Would banning plastic bags mean more dog poop to step in?

Post by Daniel Fontaine in

5 comments

dog scoops pooThere has been lots of talk lately in a number of cities about banning plastic bags.  You've all heard the sound environmental argument for banning them, so I'm not going to repeat it here.

As with almost every new public policy, there are sometime things we call "unintended consquences".  Could one of those consequences mean we are going to have a lot more dog poop decaying on our city sidewalks and public parks? Now that the snow is melting in my neighbourhood, nearby sidewalks are a virtual minefield of turds, many that have been stepped in by unwitting victims.

I'm hearing the same from many other pedestrians. We're not picking up after pooches nearly enough, and the winter weather made it even worse. The Vancouver Sun's Shelley Fralic talked about this a couple of weeks back.

On any given day, just take a look around you in your city. There are hundreds of dog owners proudly walking around with their golden retrievers, poodles, schmoodles etc...and as a result, there is a lot of poop being deposited in our public realm.

Thankfully most dog owners are responsible, and they do the right thing by taking out that plastic garbage bag and picking up the poop.  But what if cities were to ban plastic garbage bags from their landfills?  What if everyone went organic and only reusable shopping bags were permitted in your city?  I don't need to paint  the picture for you, but I think our streets and parks would get really smelly in a relatively short period of time.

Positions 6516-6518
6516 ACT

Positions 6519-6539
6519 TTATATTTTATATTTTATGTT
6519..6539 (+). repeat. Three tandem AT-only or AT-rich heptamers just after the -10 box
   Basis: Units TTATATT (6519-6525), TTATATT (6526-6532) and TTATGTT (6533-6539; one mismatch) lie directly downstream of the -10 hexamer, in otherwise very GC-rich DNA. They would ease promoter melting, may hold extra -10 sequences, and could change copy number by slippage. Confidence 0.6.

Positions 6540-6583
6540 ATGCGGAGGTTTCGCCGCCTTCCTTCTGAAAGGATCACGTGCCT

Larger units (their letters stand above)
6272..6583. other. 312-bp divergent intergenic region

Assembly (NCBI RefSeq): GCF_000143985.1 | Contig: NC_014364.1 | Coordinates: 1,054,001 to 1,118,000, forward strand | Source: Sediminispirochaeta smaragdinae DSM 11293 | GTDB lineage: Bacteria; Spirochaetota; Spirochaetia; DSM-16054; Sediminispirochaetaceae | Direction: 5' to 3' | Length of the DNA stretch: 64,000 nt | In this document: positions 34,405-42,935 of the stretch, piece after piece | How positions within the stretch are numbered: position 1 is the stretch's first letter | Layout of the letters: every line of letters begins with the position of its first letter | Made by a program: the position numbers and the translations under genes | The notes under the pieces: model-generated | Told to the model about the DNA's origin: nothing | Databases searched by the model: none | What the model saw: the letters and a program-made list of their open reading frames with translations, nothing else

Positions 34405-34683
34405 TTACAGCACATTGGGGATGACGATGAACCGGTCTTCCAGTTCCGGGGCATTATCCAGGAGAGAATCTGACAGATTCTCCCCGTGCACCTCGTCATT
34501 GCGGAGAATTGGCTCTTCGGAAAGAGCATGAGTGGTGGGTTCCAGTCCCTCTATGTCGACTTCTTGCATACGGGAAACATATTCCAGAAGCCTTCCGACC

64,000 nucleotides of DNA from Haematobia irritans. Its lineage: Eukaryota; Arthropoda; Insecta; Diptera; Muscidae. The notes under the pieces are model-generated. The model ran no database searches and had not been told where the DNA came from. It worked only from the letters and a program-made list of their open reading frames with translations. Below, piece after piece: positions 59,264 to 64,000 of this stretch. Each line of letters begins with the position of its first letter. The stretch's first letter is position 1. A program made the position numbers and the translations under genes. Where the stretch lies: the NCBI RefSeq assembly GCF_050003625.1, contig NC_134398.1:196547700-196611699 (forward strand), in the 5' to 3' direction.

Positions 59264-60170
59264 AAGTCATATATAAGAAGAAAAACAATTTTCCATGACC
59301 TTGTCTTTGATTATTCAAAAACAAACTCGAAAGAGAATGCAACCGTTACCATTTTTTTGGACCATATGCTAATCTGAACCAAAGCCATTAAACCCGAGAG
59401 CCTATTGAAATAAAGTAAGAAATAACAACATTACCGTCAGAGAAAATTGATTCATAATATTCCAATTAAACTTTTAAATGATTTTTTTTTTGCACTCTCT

I asked a friend of mine who is a dog owner what he would do if he didn't have a plastic bag to pick up after his little pooch.  He simply stared back at me as though I had lost my mind.  "What do you mean, you need plastic bags to pick up the poop.  There simply isn't another option."  At least an option that's as convenient as plastic shopping bags.

So in preparation for this posting, we sent our crack CityCaucus.com research team out to find out how all that poop will get picked up once plastic bags are banned.  What options will all those dog owners have?  Here's what they've discovered: